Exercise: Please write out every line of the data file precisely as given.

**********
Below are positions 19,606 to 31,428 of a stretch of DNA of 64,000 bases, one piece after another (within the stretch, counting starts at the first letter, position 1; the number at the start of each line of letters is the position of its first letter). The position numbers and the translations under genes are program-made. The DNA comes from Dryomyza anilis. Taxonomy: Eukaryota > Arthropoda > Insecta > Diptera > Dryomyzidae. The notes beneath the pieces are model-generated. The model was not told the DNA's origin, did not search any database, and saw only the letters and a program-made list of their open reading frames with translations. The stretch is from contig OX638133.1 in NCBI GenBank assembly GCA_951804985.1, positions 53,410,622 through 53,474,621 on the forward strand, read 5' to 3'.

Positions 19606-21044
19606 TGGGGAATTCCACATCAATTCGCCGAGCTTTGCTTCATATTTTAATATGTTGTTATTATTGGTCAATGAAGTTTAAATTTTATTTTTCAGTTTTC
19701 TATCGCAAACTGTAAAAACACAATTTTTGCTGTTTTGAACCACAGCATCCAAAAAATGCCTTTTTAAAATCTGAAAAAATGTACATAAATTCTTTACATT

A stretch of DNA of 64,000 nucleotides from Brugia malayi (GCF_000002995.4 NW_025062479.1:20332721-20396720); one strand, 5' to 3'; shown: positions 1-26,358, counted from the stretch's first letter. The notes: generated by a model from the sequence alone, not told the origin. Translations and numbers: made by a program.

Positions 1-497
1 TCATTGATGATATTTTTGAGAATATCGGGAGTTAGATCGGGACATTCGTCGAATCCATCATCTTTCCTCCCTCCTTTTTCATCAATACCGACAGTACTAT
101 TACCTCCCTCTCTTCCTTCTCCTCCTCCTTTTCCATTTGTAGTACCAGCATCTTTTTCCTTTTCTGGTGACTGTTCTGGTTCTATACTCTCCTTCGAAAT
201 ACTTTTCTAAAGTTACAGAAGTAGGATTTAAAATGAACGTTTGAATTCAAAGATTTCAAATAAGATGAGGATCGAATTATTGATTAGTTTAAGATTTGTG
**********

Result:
Below are positions 19,606 to 31,428 of a stretch of DNA of 64,000 bases, one piece after another (within the stretch, counting starts at the first letter, position 1; the number at the start of each line of letters is the position of its first letter). The position numbers and the translations under genes are program-made. The DNA comes from Dryomyza anilis. Taxonomy: Eukaryota > Arthropoda > Insecta > Diptera > Dryomyzidae. The notes beneath the pieces are model-generated. The model was not told the DNA's origin, did not search any database, and saw only the letters and a program-made list of their open reading frames with translations. The stretch is from contig OX638133.1 in NCBI GenBank assembly GCA_951804985.1, positions 53,410,622 through 53,474,621 on the forward strand, read 5' to 3'.

Positions 19606-21044
19606 TGGGGAATTCCACATCAATTCGCCGAGCTTTGCTTCATATTTTAATATGTTGTTATTATTGGTCAATGAAGTTTAAATTTTATTTTTCAGTTTTC
19701 TATCGCAAACTGTAAAAACACAATTTTTGCTGTTTTGAACCACAGCATCCAAAAAATGCCTTTTTAAAATCTGAAAAAATGTACATAAATTCTTTACATT

A stretch of DNA of 64,000 nucleotides from Brugia malayi (GCF_000002995.4 NW_025062479.1:20332721-20396720); one strand, 5' to 3'; shown: positions 1-26,358, counted from the stretch's first letter. The notes: generated by a model from the sequence alone, not told the origin. Translations and numbers: made by a program.

Positions 1-497
1 TCATTGATGATATTTTTGAGAATATCGGGAGTTAGATCGGGACATTCGTCGAATCCATCATCTTTCCTCCCTCCTTTTTCATCAATACCGACAGTACTAT
101 TACCTCCCTCTCTTCCTTCTCCTCCTCCTTTTCCATTTGTAGTACCAGCATCTTTTTCCTTTTCTGGTGACTGTTCTGGTTCTATACTCTCCTTCGAAAT
201 ACTTTTCTAAAGTTACAGAAGTAGGATTTAAAATGAACGTTTGAATTCAAAGATTTCAAATAAGATGAGGATCGAATTATTGATTAGTTTAAGATTTGTG